CLEVELAND (AP) - The Cleveland Clinic Foundation, a monument to mainstream medicine and high-tech procedures, is setting up a Center for Alternative Medicine.
The Clinic is beginning to introduce its doctors to established nontraditional treatments. If a federal grant comes through, the medical institution hopes to study energy healing and whether a life force affects physical well-being.
"This is not bizarre anymore," said Joan Fox, the new center's director.
Fox, a researcher in the Clinic's cardiology department, points to a recent survey showing that two-thirds of Americans have tried alternative therapies, from acupuncture to herbal remedies to music therapy. She wants to help doctors understand the benefits and potential dangers so that they are comfortable discussing them with patients.
She held her first workshop last month, introducing about 20 cardiologists to nontraditional treatments.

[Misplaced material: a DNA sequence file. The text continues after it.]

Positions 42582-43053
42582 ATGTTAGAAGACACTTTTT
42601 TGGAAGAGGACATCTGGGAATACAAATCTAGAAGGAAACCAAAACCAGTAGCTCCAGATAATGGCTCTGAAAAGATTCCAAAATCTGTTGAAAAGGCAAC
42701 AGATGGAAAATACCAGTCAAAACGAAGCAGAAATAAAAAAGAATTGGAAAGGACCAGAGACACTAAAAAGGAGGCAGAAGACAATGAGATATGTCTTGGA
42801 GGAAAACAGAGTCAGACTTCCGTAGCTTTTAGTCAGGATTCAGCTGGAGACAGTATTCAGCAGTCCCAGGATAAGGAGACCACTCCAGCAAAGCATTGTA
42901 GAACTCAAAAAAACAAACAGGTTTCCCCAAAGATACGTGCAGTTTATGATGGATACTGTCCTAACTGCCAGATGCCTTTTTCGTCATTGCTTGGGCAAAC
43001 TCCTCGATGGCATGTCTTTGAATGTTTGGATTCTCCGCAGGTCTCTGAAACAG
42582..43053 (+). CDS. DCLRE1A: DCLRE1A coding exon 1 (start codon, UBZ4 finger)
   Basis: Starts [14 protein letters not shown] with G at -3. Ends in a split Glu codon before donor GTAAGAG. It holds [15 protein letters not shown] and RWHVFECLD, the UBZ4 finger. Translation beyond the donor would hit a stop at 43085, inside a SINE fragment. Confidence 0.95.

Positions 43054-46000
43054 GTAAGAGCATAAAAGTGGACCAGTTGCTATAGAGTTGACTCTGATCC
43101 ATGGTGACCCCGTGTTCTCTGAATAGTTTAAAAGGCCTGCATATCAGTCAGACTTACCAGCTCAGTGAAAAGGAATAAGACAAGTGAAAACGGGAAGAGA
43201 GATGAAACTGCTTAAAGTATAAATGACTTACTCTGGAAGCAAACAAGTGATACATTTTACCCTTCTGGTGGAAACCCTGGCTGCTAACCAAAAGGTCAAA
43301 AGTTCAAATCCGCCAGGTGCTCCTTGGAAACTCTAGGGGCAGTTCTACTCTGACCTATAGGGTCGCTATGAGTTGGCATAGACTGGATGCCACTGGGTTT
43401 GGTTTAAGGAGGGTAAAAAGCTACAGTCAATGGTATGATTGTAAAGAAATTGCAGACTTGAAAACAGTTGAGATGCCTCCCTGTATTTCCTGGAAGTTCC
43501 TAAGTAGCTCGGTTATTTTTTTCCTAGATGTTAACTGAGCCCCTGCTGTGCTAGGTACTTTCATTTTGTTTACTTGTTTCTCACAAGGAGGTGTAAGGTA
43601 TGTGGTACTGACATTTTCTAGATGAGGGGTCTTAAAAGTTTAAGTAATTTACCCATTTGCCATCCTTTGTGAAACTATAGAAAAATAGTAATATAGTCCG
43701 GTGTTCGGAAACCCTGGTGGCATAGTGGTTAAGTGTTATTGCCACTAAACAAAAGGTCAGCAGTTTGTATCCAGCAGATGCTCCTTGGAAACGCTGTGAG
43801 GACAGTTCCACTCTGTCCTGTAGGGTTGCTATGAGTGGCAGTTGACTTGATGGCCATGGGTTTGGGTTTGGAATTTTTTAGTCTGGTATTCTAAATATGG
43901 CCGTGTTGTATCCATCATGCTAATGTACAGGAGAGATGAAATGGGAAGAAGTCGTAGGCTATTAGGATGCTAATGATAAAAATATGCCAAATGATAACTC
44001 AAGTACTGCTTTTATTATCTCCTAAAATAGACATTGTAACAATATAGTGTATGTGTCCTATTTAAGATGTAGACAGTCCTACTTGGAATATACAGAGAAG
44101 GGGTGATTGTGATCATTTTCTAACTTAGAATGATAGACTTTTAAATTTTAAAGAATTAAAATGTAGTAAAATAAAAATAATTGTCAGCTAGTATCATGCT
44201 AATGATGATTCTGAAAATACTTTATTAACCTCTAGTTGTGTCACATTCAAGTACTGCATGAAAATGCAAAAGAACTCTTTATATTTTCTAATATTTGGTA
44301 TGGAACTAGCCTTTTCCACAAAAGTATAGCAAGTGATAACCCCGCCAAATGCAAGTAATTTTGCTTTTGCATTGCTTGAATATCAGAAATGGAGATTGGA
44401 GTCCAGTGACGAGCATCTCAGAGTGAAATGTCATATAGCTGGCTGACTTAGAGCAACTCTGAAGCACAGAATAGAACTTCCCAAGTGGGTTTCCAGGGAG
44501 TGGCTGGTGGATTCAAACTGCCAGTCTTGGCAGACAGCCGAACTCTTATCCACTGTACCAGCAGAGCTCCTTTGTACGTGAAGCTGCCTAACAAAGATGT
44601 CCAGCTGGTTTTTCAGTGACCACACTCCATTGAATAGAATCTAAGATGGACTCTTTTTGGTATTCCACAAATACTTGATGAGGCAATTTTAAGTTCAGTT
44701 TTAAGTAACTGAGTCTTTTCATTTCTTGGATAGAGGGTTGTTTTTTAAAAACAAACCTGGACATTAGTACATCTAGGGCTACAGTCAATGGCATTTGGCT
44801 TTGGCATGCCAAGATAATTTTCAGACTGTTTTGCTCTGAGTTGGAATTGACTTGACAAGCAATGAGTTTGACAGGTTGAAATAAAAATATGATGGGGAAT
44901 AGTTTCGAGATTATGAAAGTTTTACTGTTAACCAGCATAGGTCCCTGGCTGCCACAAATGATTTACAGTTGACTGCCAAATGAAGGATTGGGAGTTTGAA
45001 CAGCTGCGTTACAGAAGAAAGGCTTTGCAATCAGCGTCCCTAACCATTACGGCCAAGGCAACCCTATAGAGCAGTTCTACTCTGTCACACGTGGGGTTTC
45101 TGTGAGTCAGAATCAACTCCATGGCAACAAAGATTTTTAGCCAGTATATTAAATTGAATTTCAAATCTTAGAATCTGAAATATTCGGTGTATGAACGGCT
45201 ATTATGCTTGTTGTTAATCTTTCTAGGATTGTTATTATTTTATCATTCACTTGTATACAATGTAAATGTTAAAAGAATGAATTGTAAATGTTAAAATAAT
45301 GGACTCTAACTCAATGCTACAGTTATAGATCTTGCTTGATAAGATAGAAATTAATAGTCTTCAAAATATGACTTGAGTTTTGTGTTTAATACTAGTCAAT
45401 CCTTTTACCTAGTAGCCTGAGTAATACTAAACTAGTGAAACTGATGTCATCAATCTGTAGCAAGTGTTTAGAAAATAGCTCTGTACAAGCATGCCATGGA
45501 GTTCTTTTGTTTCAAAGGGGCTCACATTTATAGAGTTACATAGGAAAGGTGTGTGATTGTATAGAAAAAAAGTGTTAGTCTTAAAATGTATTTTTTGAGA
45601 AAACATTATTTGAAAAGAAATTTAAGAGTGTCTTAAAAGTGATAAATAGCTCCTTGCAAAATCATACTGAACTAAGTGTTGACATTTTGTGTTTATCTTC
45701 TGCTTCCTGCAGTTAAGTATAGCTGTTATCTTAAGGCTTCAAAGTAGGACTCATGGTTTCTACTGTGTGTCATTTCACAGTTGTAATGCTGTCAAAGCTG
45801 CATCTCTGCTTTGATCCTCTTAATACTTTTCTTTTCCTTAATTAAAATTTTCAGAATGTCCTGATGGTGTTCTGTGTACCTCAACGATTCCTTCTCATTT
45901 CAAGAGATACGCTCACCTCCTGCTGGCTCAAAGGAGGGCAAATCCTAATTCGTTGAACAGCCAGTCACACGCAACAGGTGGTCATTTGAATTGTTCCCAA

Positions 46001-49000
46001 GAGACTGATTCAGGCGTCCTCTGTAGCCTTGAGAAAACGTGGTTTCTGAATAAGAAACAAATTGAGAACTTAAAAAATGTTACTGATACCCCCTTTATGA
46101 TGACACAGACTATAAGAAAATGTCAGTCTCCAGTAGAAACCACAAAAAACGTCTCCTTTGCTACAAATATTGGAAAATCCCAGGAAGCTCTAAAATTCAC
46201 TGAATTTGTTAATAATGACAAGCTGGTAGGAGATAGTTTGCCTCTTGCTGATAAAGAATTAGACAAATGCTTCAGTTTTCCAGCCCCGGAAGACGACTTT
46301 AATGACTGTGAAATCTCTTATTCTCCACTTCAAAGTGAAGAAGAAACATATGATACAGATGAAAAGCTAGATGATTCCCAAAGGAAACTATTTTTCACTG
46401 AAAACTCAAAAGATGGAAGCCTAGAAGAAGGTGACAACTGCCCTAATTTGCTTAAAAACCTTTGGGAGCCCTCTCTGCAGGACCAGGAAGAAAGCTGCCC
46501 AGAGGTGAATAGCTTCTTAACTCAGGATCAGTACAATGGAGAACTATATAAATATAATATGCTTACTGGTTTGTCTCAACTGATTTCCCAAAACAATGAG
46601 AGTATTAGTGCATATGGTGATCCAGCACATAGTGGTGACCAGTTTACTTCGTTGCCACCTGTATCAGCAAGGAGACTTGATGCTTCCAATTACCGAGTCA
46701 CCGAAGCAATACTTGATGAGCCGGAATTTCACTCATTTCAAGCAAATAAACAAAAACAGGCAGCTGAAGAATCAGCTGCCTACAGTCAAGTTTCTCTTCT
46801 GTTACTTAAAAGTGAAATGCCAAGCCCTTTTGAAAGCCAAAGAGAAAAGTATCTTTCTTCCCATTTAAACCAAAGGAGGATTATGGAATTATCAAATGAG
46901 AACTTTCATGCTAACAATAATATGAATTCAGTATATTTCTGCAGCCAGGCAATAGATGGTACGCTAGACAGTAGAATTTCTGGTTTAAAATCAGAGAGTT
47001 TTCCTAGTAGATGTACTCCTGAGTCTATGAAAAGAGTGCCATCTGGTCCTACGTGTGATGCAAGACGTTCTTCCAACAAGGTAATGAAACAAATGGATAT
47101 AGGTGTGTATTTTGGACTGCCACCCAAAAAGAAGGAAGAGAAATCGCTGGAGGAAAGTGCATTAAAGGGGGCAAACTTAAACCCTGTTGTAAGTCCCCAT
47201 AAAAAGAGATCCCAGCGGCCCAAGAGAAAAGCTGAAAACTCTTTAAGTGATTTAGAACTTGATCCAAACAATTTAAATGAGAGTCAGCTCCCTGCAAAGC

"This was a major educational initiative for all of us," said Dr. Eric Topol, head of cardiovascular medicine, who took part.
Doctors sampled yoga, got five-minute massages, did a mental exercise to reduce stress and experienced energy healing.
"It was a very relaxing, kind of introspective day, the likes of which I can't remember," Topol said.
Fox said that first group was "scientifically skeptical, but they were open to learning."
Even though a high-tech cure is not always possible, Fox said, healing is. Doctors must understand the difference if they hope to connect with patients who can turn elsewhere to get the kind of care they crave.
"It's like a health-care revolution," she said, "where the public is demanding a more patient-centered relationship."
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